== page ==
If you’re a fan of cooler temperatures, Winter is a beautiful season to visit the park. The weather can be a bit more unpredictable, so you’ll want to be prepared with an SUV. Make sure you pack plenty of layers.

Again, the largest crowds will be present in Zion between April and November.

What to Pack for Zion National Park

This varies dependent upon season. See below for suggested items to pack. Items marked with (R) can be rented at Zion Adventure Company, which we recommend unless you already own these items. Any items rented from Zion Adventure Co must be returned by 7 in order to avoid a late fee. Note, these are the bare necessities, pack anything else you think you may want or need — especially a camera!

Side note: I carry a durable Camelbak Hydration Backpack with at least a 3 liter water bladder with me at all times when I’m out in the wild. It’s the perfect companion for housing my camera equipment and other essentials while keeping me hydrated all day.

What to pack for Zion National Park in WinterSpring:

  • Insulated, light jacket or fleece for the mornings and evenings
  • Gloves
  • Warm hat
  • T shirts
  • Pair of shorts
  • Pairs of pants
  • Long sleeve shirts (to layer if needed)
  • Bathing suit
  • Hiking Boots
  • Sneakers
  • Water shoes / sandals (R)
  • Neoprene socks (R)
  • Dry pants (R)
  • Walking stick (R)
  • Dry bag (R)
  • Camelbak or Water Bottle (R)

What to Pack for Zion National ParkSummer:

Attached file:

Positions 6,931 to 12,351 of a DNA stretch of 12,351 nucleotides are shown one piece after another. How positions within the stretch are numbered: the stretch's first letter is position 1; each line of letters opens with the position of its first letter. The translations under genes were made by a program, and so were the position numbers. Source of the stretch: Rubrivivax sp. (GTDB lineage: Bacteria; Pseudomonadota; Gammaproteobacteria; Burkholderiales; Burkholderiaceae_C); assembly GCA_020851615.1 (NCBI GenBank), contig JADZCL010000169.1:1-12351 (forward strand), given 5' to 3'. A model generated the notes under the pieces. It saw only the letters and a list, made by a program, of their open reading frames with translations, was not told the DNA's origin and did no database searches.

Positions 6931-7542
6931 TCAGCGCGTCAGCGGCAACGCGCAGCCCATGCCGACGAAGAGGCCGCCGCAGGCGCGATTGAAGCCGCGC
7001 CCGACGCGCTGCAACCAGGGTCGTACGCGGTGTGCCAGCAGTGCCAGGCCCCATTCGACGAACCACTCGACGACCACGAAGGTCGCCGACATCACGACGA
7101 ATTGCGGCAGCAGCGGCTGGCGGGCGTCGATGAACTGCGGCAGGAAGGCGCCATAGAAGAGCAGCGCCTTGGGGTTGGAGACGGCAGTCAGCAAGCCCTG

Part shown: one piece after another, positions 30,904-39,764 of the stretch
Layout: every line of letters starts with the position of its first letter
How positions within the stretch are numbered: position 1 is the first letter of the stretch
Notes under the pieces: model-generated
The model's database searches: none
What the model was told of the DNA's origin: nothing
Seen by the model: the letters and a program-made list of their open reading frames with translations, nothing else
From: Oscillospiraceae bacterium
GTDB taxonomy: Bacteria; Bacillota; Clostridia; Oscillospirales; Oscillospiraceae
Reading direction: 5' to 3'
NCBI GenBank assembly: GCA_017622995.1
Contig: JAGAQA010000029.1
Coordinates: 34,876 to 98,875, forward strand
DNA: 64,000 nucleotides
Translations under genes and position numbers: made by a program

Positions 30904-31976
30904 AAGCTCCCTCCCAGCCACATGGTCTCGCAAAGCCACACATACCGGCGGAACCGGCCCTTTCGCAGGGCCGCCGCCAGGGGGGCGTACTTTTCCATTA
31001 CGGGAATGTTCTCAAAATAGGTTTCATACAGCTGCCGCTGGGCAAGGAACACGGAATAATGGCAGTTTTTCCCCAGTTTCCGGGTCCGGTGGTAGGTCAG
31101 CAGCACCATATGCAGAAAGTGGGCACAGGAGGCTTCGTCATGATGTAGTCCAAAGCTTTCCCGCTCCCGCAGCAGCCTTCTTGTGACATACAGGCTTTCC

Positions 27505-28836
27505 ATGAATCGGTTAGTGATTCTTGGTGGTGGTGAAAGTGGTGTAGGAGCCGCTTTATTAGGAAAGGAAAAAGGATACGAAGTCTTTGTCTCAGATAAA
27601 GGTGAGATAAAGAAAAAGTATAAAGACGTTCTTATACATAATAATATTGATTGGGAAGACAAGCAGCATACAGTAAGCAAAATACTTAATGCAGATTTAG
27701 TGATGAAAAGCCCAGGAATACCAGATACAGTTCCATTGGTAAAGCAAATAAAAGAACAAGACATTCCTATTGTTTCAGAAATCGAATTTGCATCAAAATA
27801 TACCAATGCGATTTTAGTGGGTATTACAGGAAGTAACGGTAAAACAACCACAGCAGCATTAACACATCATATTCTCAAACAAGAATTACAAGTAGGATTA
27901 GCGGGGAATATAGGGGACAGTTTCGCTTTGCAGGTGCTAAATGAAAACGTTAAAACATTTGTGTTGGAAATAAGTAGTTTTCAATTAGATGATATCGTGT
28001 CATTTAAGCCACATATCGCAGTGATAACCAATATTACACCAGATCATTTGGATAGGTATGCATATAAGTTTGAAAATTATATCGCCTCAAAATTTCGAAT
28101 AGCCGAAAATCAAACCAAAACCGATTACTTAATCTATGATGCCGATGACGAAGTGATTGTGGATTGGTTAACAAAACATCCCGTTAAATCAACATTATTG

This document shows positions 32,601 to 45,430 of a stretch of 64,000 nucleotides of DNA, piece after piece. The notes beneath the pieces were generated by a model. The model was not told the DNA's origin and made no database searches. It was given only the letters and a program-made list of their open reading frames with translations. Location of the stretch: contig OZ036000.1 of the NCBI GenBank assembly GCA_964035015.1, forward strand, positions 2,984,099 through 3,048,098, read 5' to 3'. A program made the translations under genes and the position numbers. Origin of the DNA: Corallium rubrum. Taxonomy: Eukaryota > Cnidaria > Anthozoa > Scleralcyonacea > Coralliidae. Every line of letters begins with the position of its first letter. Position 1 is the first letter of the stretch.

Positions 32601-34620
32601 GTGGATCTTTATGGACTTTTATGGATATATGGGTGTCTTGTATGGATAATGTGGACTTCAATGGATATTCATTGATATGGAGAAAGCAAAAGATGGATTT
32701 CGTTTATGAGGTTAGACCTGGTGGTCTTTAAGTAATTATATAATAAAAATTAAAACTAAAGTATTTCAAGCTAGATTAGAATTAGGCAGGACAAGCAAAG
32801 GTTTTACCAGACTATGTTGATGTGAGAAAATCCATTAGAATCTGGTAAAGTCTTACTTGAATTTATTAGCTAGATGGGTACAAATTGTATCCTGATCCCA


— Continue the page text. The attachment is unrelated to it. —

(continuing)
Fall:

Winter:

  • What to Pack for Zion National Park SpringWinter coat
  • Gloves
  • Wool hat
  • Long johns
  • Long sleeve shirts
  • Bathing suit
  • Wool socks
  • Hiking shoes
  • Water hiking shoes (R)
  • Pairs of pants
  • T Shirt
  • Neoprene turtle neck
  • Walking stick (R)
  • Dry suit (R)
  • Dry bag (R)
  • Camelbak or Water Bottle (R)

Where to Eat in Zion National Park

There are several highly rated restaurants you should checkout during your visit to Zion. Whether you’re eating breakfast, lunch or dinner, good food is easy to come by and not too pricy. The service was exceptional while we were at these joints. The majority of these restaurants are in Springdale, just outside the Southern entrance to the park grounds.

Utah Drinking and Eating Fact: In order to drink alcohol at a restaurant, you’ll need to order food. It’s a real law. You’re unfortunately not able to walk into a place and buy a beer or order a glass of wine without ordering some form of food. If everyone is on the same tab, you can cheat the system and just order an appetizer. If you’re on individual tabs, each person will need to order something to eat if they want to also drink.

Breakfast

MeMe’s Cafe

MeMe’s takes the cake for best breakfast spot in Zion National Park. The atmosphere was inspired by various European creperies, and MeMe’s serves up some of the best tasting crepes, omelette’s, sandwiches and panini’s in all of Springdale. The wait staff is incredibly friendly and accommodating, and prices are more than modest. A must try!

Blondie’s Diner

This place has something for everyone. From incredible Apple Pie to Elk Burger’s (yes, I said Elk Burger) to milk shakes and tacos. Blondie’s has a laid-back, homey atmosphere with friendly service and fair prices. Just make sure you don’t go at peak times as it can be difficult to find a seat.

Oscar’s Cafe

I’m mentioning this restaurant twice because their breakfast food is delicious and the portions are quite large. Stop by Oscar’s before your morning hike and grab the “Lean Hikers Burrito” or the “Pork Verde Burrito.” The coffee and pancakes are also great and the prices are cheap.